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Baroness Northover: I thank the Minister for giving way. I was concerned at the briefing meeting about what would happen if no PCT wanted to take a lead in this matter. I would be happy if a PCT wanted to take a lead. That would obviously show an interest and an incentive to do that. However, it seemed to me in the briefing meeting that it was not clear what would happen if no PCT wanted to take a lead.

Lord Hunt of Kings Heath: That is where my "banging of heads" comes together. I shall come to that in a moment in response to the noble Baroness, Lady Noakes.

A number of noble Lords asked about the existing agreements. Perhaps I may state clearly that primary care trusts will be expected to honour existing agreements, financial and otherwise, negotiated by regional specialised commissioning groups and current specialised service commissioners. In future, specialised services will continue to be defined by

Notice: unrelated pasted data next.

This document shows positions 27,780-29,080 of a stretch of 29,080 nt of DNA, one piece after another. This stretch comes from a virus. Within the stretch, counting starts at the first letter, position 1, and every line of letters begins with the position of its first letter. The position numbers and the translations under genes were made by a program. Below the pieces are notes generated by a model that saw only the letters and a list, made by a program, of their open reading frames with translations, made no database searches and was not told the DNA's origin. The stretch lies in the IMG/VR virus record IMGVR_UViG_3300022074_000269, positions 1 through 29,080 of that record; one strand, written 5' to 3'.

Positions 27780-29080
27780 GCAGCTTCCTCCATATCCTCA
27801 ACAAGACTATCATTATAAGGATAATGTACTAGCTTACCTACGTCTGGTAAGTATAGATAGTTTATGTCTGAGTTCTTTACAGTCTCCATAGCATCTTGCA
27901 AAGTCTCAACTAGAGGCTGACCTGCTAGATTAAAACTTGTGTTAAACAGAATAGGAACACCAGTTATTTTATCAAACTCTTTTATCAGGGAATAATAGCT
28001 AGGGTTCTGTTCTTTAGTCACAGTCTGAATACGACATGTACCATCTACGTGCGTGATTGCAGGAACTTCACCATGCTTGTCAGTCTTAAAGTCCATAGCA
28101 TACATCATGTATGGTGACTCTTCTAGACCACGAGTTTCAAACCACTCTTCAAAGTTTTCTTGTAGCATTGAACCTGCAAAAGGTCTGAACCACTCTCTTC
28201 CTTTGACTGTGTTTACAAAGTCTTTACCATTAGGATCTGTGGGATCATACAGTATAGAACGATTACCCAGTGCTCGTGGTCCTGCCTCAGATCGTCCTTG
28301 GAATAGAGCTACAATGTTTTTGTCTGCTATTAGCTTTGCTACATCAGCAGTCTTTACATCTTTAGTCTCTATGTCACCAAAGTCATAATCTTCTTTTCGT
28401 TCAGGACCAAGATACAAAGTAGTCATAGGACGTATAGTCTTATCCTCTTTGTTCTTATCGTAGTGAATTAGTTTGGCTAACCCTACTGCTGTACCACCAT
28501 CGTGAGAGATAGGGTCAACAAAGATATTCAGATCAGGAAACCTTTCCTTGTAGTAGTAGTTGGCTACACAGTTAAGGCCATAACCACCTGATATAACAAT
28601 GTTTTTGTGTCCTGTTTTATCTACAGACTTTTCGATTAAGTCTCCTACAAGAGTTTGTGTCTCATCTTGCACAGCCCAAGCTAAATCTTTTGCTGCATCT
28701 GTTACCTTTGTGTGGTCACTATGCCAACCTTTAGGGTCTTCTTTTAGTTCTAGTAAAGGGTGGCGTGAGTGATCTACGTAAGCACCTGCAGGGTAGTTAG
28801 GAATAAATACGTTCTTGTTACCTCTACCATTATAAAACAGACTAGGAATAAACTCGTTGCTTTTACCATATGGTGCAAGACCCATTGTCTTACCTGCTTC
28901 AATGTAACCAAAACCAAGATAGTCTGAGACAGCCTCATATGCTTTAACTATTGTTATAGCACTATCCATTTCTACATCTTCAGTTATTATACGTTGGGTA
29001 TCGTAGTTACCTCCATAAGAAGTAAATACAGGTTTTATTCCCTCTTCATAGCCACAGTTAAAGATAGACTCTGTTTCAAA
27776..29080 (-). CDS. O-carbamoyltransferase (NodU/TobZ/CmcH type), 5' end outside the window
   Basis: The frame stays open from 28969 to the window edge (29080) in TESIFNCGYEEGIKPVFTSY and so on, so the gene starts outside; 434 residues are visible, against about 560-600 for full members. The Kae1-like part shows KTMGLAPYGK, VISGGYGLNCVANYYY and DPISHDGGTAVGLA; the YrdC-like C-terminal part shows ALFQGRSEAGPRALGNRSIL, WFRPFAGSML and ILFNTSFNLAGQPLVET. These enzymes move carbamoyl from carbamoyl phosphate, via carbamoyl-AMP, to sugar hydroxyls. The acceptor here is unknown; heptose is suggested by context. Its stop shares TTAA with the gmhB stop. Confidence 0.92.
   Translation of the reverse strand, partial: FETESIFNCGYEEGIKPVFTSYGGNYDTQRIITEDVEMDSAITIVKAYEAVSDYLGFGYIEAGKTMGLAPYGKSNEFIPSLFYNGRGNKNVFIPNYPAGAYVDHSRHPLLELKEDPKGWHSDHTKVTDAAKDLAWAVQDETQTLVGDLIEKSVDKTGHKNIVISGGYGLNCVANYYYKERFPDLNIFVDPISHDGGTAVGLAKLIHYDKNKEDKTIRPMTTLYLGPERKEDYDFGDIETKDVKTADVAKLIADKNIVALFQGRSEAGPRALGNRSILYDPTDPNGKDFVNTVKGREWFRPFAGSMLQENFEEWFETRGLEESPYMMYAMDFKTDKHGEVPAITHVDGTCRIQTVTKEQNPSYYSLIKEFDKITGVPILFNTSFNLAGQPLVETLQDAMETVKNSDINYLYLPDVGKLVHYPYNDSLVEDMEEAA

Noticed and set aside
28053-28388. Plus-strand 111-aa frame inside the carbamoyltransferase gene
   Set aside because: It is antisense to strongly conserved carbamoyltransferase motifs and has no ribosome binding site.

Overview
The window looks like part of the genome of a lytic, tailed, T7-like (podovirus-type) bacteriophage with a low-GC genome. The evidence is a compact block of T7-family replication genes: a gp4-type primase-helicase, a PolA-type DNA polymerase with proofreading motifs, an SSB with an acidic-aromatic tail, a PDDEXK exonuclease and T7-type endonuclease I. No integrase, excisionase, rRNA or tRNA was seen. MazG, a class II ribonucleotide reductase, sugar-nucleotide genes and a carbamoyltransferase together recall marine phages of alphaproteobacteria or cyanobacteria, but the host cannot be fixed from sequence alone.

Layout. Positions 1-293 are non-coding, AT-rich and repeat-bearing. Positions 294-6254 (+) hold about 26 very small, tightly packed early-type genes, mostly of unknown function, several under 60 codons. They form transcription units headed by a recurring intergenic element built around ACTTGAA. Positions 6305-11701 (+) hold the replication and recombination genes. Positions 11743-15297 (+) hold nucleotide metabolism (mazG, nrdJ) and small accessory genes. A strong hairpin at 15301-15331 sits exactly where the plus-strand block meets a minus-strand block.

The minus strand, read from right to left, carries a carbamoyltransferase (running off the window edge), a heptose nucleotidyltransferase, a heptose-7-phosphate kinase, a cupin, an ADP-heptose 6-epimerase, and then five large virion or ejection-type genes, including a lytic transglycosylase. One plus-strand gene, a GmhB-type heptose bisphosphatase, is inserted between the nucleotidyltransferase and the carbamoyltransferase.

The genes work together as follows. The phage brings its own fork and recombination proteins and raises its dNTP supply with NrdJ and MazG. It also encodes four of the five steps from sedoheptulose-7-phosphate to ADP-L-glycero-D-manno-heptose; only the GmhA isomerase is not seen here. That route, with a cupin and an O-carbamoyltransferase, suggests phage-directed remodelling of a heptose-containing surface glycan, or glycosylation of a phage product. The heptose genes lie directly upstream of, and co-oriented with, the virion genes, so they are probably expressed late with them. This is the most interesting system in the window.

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reference to the national specialised services definitions set. I shall place that information alongside the designated services information in the Library.

In the financial year 2002-03, regional specialised commissioning groups, which will continue in existence for the moment, will have a specific role in developing primary care trust capacity to commission specialised services as part of a planned transition to successor arrangements. We are retaining for the moment the regional specialised commissioning groups to ensure that their capacity and skills can be handed over to primary care trusts as part of a planned transitional arrangement. Although continually in our debate today doubt has been passed on both the capacity and willingness of PCTs to take up that challenge, that is not my experience. From speaking to many primary care trusts, I know that work is already taking place in terms of deciding which PCT will take on a particular role on behalf of other PCTs in developing the specification and in the commissioning of such specialist services.